In this video, Jason Pontin questions whether we can control the evolution and uses of technology.
Watch this month's "Letter from the Editor" video.
Oppenheimer has become a secular saint because he opposed building an early version of the hydrogen bomb when he was chairman of the U.S. Atomic Energy Commission. That opposition led to his persecution by anticommunists and a public hearing to investigate his loyalty, after which his security clearance was permanently revoked because of what were called his “defects” of character. Since his death, biographies have represented him as a cultured leftist intellectual at odds with brutish right-wing militarists. But the physicist’s attitude to the nuclear bomb–and to the capacity of technology to be used for both moral and immoral ends–was more complicated.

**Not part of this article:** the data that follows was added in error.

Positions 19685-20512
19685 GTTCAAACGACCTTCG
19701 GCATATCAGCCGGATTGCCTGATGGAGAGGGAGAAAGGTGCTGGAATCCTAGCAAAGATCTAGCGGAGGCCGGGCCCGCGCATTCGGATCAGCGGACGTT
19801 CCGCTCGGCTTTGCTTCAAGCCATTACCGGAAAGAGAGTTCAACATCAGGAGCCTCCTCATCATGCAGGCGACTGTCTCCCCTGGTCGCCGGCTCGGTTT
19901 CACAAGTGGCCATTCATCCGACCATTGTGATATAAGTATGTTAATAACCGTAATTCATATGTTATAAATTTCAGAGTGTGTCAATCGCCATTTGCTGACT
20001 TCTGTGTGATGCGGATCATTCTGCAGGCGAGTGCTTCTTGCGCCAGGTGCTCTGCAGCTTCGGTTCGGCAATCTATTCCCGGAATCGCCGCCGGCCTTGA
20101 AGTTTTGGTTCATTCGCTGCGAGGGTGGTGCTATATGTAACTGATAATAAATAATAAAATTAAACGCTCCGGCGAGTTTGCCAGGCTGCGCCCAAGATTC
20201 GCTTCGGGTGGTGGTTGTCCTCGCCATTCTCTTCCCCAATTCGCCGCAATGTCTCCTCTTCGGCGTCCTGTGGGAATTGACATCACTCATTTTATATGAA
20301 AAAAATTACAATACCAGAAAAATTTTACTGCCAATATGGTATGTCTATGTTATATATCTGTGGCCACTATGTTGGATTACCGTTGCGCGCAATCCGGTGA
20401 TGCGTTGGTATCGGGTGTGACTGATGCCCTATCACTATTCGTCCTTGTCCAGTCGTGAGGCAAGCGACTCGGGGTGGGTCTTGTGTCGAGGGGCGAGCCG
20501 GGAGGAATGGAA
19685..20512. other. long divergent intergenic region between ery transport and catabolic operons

A Roomba recorded a woman on the toilet. How did screenshots end up on Facebook?
Robot vacuum companies say your images are safe, but a sprawling global supply chain for data from our devices creates risk.
A startup says it’s begun releasing particles into the atmosphere, in an effort to tweak the climate
Make Sunsets is already attempting to earn revenue for geoengineering, a move likely to provoke widespread criticism.
10 Breakthrough Technologies 2023
These exclusive satellite images show that Saudi Arabia’s sci-fi megacity is well underway
Weirdly, any recent work on The Line doesn’t show up on Google Maps. But we got the images anyway.
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